Last July, scientists at CERN, the Geneva-based European Organization for Nuclear Research, announced finding a particle they described as Higgs-like, but they stopped short of saying conclusively that it was the same particle or some version of it.Scientists have now finished going through the entire set of data year and announced the results in a statement and at a physics conference in the Italian Alps."To me it is clear that we are dealing with a Higgs boson, though we still have a long way to go to know what kind of Higgs boson it is," said Joe Incandela, a physicist who heads one of the two main teams at CERN that each involve about 3,000 scientists.Its existence helps confirm the theory that objects gain their size and shape when particles interact in an energy field with a key particle, the Higgs boson. The more they attract, the theory goes, the bigger their mass will be.But, it remains an "open question," CERN said in a statement, whether this is the Higgs boson that was expected in the original formulation, or possibly the lightest of several predicted in some theories that go beyond that model.But for now, it said, there can be little doubt that a Higgs boson does exist, in some form.Whether or not it is a Higgs boson is demonstrated by how it interacts with other particles and its quantum properties, CERN said in the statement. The data "strongly indicates that it is a Higgs boson," it said.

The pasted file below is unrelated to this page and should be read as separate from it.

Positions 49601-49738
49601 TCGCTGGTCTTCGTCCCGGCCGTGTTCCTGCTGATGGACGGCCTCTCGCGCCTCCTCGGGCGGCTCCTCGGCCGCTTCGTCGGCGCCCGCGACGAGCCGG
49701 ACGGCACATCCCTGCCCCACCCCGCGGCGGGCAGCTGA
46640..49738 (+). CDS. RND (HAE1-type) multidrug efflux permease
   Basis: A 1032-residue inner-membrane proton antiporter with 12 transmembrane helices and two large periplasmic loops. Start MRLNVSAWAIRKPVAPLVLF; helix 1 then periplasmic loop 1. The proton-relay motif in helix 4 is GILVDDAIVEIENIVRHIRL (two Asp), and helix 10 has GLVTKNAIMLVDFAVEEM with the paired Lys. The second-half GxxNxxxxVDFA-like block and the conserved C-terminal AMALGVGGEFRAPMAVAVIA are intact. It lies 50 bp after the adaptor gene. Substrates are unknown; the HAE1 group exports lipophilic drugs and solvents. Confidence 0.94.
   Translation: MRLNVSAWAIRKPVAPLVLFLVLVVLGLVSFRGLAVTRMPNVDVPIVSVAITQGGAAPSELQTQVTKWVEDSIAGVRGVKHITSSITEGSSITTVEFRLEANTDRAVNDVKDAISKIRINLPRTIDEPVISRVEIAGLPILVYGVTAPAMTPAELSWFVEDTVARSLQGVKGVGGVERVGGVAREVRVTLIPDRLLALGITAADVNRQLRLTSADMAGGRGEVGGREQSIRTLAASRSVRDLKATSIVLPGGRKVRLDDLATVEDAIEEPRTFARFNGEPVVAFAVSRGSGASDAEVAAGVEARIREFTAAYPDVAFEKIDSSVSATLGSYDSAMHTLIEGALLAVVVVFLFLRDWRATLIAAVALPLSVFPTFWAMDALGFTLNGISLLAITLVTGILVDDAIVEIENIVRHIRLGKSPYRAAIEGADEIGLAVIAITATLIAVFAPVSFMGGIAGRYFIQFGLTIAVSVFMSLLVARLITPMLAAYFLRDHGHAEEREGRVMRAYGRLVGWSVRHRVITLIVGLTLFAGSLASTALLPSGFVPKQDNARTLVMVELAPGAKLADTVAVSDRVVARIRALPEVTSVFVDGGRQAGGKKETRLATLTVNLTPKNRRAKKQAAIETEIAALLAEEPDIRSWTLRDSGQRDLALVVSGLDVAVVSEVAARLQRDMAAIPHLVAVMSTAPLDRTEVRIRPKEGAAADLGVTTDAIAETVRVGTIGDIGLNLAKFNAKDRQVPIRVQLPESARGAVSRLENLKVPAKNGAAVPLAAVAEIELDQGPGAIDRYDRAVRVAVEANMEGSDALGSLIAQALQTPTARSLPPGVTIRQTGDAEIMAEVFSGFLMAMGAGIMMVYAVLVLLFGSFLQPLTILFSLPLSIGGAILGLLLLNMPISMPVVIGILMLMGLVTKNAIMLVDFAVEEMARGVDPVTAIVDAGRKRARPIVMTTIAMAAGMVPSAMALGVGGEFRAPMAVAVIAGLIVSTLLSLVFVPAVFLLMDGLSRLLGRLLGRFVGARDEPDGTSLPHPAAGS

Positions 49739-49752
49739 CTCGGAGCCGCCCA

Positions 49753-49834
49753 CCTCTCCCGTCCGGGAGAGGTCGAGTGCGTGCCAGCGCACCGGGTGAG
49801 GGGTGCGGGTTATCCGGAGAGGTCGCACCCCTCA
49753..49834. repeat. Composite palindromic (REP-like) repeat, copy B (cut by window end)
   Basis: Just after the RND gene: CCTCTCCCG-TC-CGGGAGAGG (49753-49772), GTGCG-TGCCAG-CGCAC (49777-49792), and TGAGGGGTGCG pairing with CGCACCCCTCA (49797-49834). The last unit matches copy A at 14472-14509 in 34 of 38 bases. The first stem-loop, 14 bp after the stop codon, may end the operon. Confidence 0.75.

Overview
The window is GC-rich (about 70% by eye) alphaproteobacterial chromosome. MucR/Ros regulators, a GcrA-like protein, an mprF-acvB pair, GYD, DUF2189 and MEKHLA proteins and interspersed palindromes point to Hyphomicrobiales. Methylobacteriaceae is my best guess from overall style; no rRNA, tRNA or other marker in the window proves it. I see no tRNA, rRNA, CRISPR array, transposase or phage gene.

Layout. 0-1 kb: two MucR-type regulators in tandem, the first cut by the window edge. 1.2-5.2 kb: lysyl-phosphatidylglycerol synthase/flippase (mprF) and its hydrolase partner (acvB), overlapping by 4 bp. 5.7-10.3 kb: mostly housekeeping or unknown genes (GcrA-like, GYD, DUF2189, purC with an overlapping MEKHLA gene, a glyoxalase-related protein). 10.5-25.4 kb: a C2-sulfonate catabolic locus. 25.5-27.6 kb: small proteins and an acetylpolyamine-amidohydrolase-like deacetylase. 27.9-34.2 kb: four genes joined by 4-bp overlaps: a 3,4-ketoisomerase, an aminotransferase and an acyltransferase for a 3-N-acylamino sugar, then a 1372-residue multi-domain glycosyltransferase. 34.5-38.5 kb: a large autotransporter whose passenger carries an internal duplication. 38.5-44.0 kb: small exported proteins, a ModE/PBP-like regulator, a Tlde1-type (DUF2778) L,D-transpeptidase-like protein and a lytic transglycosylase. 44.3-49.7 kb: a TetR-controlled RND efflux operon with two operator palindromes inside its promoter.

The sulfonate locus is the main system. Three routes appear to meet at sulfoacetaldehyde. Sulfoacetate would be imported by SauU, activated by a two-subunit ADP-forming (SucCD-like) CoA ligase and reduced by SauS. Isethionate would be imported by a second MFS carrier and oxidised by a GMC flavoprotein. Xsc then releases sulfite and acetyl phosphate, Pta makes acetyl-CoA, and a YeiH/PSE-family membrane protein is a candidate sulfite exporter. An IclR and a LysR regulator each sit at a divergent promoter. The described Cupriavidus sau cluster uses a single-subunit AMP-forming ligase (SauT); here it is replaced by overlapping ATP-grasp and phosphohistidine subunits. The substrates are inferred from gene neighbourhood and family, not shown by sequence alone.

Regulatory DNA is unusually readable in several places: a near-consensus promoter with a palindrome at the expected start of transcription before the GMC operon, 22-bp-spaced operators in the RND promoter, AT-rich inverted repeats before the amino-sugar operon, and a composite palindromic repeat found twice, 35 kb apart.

So now the question is "which Higgs boson have we found?" Being able to work with the particle that grants mass would pretty much revolutionize physics as we know it, but for now just knowing that "Hey, this is how the universe works" is pretty humbling.
Science for the win.